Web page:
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The Worst Test Ever

Since I made no progress on new work today, not even my series of aborted attempts to start the Scrivener tutorial (getting the idea I'm not really enthusiastic about tutorials?), I thought I'd talk about a trauma from my youth. Before we begin that, I did finish the magazine series of my favorite book. Despite hints that it had extra material, it did not. It was identical to the paperback and eBook files I've read. My only conclusion is that the "extra material" are the intros each of the last three installments led with to bring the reader up to date on the story.

Tonight, for our Saturday evening movie, I decided on "A Connecticut Yankee in King Arthur's Court", with Bing Crosby. It's a decent adaptation of the novel, as movies go, and we enjoyed it. Near the end, my wife mentioned that she didn't think she'd ever read the novel, and asked if I had. "At least twice in Junior High School".

Then I proceeded to tell her about "The Worst Test Ever".

In 9th Grade, our speech teacher, evidently having already satisfied herself we could each address the class with aplomb for minutes at a time, decided to give a test on a novel. She had a stack of tests for possible novels, gave us a list, and we were allowed to choose our novel from the list, then given two weeks to read the novel. I had already ready the named novel, so I breezed through it again, and enjoyed it as much on the second reading as the first.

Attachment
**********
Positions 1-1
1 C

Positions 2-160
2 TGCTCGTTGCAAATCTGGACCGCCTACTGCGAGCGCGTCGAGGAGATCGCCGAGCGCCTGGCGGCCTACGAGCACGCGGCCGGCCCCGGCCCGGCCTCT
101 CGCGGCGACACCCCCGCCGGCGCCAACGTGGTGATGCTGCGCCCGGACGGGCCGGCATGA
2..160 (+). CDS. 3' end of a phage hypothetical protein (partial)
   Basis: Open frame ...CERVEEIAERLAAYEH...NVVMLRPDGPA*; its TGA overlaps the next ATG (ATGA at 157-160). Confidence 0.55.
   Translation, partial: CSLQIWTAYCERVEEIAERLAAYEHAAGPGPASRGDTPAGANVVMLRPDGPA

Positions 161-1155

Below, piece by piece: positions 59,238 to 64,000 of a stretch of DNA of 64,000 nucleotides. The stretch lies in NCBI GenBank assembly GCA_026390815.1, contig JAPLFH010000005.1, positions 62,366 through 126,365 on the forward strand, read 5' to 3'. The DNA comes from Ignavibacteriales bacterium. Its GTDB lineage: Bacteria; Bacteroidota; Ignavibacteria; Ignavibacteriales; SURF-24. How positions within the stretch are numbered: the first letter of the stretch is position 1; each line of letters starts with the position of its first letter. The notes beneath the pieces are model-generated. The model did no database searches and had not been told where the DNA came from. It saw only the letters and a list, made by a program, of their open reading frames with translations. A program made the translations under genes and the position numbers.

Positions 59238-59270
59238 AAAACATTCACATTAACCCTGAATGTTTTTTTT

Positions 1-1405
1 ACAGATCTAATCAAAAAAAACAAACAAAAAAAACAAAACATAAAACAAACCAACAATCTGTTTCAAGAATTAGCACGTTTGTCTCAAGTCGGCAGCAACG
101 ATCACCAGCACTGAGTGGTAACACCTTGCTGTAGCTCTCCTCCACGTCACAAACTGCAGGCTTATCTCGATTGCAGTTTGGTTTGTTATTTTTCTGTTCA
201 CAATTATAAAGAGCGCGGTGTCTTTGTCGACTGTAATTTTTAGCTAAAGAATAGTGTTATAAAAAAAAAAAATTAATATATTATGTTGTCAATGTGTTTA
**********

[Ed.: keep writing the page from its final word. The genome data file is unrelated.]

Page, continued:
The day of the test came, and I approached the test with confidence. Then the questions came. ONE HUNDRED QUESTIONS concerning the most ridiculous trivia from the novels you can imagine. I remember one question clearly. Sir Boss had convinced King Arthur to go among the people in disguise to see how the peasants live. Sir Sagramore accompanied them. On one night, they slept in a cave and ate ... something. The test required us to remember what they ate, along with 99 other questions regarding banal and absolutely useless trivia. What color did a character wear in this scene? How many peasants were in the field?

It was a test designed by a moron. I somewhat doubt our teacher had actually read through the tests prior to handing them out. She was not a moron. There wasn't one substantial question about the plot, the significance of character motives, or any lessons. Evidently learning something from the novel is meaningless unless you can remember colors and menus.

The entire class failed these tests miserably, as none of us had bothered to memorize our novel word for word. Since I made an A that quarter, I assume the teacher decided NOT to include those scores in our marks. LOL

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